Steven Den Beste has a very wide ranging article on the concepts of ethics, identity, and property. At one point, he talks about the discovered ethical problem of tissue and identity transference and how this leads to very unpleasant answers for christians. I suggest that this is an unlikely situation because of the billion smartasses of Catholicism.
An explanation is in order.
The Catholic Church runs one of if not the biggest school system on the planet. Like all schools, each one of them has their share of smartasses who ask questions like this because they're bored and they want to play "stump the teacher" or in this case priest. Over the centuries, there have probably been billions of smartasses posing an uncounted number of impertinent and improbable questions. Sometimes they just get the brush off, but surprisingly often not and there is a huge body of scholarship that resides in the bowels of the Vatican containing the answers to a lot of very unlikely questions, many posed by that great inspiration to research, the billion smartasses of Catholicism.
I claim honorary membership among the BSoC as poor Fr. Clinet can probably attest to from Heaven. Even though I never attended catholic schools, I made up for it by asking questions later. When I discovered Catholic Answers I really felt I'd discovered a little slice of Heaven. Even today, I'm looking with great anticipation as the Catholic Church takes all of that collected knowledge and documentation and (too slowly!) puts it up on the web. I've found it of invaluable use to differentiate between media spin as to what the Catholic Church's position is and the actual position. The two are not often in agreement.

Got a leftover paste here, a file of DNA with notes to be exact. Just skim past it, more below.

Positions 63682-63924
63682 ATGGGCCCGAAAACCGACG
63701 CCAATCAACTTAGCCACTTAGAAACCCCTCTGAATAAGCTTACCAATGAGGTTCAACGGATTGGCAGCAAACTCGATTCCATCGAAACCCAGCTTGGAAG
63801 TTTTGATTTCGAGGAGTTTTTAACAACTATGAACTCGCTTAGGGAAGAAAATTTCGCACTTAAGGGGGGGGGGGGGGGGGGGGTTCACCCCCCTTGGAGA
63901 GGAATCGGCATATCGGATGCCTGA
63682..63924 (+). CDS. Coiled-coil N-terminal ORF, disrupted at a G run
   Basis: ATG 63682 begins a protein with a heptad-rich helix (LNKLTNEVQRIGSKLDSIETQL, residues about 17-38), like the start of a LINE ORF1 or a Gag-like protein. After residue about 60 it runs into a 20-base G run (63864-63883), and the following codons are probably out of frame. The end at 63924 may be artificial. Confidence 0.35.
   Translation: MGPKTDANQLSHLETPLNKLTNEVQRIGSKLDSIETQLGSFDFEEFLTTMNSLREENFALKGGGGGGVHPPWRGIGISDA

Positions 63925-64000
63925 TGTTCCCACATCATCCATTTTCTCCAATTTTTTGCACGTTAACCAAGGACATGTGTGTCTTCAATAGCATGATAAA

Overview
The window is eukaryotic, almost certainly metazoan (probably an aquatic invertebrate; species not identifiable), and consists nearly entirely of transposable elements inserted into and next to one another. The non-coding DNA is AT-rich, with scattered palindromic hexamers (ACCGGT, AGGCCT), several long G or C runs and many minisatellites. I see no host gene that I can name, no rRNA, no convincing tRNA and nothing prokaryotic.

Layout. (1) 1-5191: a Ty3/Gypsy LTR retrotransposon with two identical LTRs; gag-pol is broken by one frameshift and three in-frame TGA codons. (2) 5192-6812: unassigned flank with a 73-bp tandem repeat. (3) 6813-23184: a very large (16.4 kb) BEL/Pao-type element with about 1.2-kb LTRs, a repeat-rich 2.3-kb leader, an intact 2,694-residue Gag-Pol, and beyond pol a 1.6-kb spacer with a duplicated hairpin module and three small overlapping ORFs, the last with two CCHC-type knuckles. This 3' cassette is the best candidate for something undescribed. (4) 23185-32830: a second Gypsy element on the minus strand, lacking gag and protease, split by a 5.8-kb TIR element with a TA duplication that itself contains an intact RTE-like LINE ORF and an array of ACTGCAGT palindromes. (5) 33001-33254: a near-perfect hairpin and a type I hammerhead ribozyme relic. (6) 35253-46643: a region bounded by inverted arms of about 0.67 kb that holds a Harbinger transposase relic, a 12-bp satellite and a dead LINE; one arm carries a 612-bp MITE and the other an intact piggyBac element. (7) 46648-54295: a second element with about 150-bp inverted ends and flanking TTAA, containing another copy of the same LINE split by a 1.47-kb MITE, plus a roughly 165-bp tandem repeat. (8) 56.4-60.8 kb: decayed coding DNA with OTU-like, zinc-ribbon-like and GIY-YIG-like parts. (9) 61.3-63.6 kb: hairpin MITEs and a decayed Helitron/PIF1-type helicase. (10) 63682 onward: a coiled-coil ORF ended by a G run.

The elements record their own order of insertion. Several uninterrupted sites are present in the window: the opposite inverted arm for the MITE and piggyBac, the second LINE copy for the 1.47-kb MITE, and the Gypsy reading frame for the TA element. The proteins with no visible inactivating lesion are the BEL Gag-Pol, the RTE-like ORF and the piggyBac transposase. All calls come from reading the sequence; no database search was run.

But back to SDB's essay. Because he places his dilemma in the realm of science fiction, he seems to believe that this is some new uncharted realm. However, a much more mundane situation nearly fits the same challenges, the case of amnesiacs. If you have a murderer who becomes an amnesiac and the new personality is holy, do the prior sins count against him during final judgment? Since such cases have undoubtedly come up in the last two millennia plus the BSoC has undoubtedly posed the question numerous times, I feel confident that somewhere there are entire volumes devoted to such questions.
But I find the very idea that memory is necessary for guilt to be highly unsatisfactory. Imagine SDB's mad scientist did not go around switching brains but rather made a machine which could produce targeted amnesia. If an assassin is trained and has every one of his murders wiped from his memory, is he guilty of murder? He doesn't remember doing a single one. How satisfactory would a world be where this assassin would not be guilty?
Check.Posted by TMLutas at June 13, 2004 05:31 PM